Who do you see as being the most influential hip-hop blogs?
I don’t know if HotNewHipHop is a blog or more a website, but definitely them, as well as FakeShoreDrive and 2DopeBoyz.
It’s not that I’m biased to those sites because they post my stuff, they just have great quality posts. I like how there’s not a large quantity of posts, and so it’s easier to find stuff on there.
Your first mixtape became a relative success. Aside from the coverage you got from tastemaker blogs, what were some of factors involved in achieving that success?
It took a lot of hard work as far as me wanting to make certain type of records, and not settling until those type of records came to life. It was a real tough process - especially with having so little resources.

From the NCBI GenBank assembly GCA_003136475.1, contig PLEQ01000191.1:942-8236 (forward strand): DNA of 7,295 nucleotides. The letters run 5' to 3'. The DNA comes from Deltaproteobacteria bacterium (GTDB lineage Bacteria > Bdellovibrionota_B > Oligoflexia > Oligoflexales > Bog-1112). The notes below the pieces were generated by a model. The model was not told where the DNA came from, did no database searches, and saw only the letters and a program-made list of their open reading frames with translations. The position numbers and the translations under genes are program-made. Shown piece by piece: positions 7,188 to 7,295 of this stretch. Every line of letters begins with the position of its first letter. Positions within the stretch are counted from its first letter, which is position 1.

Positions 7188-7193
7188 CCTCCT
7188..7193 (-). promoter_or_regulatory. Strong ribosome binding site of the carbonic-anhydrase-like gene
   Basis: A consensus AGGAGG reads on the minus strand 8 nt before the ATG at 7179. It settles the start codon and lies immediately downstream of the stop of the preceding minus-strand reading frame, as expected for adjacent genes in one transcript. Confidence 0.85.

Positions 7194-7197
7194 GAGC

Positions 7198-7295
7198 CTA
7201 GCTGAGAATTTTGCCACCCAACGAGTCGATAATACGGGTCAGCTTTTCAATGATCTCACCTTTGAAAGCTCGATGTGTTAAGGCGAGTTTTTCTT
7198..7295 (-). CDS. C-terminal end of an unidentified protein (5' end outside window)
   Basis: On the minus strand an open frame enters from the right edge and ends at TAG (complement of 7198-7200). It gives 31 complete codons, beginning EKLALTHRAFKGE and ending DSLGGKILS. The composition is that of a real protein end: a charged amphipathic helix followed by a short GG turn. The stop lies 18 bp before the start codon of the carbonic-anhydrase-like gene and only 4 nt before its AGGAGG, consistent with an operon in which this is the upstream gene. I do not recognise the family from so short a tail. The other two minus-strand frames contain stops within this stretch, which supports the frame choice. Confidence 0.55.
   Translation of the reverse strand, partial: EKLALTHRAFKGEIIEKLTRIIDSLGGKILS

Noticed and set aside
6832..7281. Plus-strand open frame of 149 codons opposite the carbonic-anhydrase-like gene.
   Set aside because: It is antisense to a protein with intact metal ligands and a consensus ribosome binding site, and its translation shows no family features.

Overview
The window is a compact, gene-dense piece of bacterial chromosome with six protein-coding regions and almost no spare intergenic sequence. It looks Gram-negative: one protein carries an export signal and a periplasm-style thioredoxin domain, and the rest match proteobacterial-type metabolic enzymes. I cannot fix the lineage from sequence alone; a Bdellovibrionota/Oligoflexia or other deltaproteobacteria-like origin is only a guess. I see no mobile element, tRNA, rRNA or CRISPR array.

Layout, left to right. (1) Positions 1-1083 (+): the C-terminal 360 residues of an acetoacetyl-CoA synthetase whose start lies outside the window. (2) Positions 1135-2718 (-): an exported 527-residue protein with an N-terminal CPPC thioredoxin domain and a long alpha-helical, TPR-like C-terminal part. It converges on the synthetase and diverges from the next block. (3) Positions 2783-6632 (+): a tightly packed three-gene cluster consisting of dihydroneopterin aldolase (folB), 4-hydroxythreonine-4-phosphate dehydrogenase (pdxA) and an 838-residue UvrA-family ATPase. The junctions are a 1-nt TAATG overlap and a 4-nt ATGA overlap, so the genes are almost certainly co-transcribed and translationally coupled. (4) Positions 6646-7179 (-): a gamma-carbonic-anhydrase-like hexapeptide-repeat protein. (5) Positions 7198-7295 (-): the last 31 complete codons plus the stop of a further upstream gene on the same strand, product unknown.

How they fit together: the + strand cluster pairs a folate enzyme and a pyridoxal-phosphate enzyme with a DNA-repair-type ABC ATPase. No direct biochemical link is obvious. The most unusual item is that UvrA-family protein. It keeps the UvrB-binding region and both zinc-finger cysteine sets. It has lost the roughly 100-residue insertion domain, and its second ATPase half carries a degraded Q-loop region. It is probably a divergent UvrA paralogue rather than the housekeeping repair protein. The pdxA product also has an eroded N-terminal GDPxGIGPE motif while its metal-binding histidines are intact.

It also took a lot of support from my friends and family. I was really surprised how much my family was willing to support me and how much my manager and my team believed in me. And from that point forward I just wanted to make sure that I was on the road to being as successful as possible, just because I want to see those individuals happy and never want to let them down.
With music so freely available it’s said that upcoming artists should think first of all about exposing their music to as wide a range of people as possible and think about the money secondary. Is that something you agree with?
I totally agree with that, and I don’t have a problem with it either. It helps you build better fanbases, and in order to sell albums you really have to have a product and a brand that people respond to and think is worth spending money on.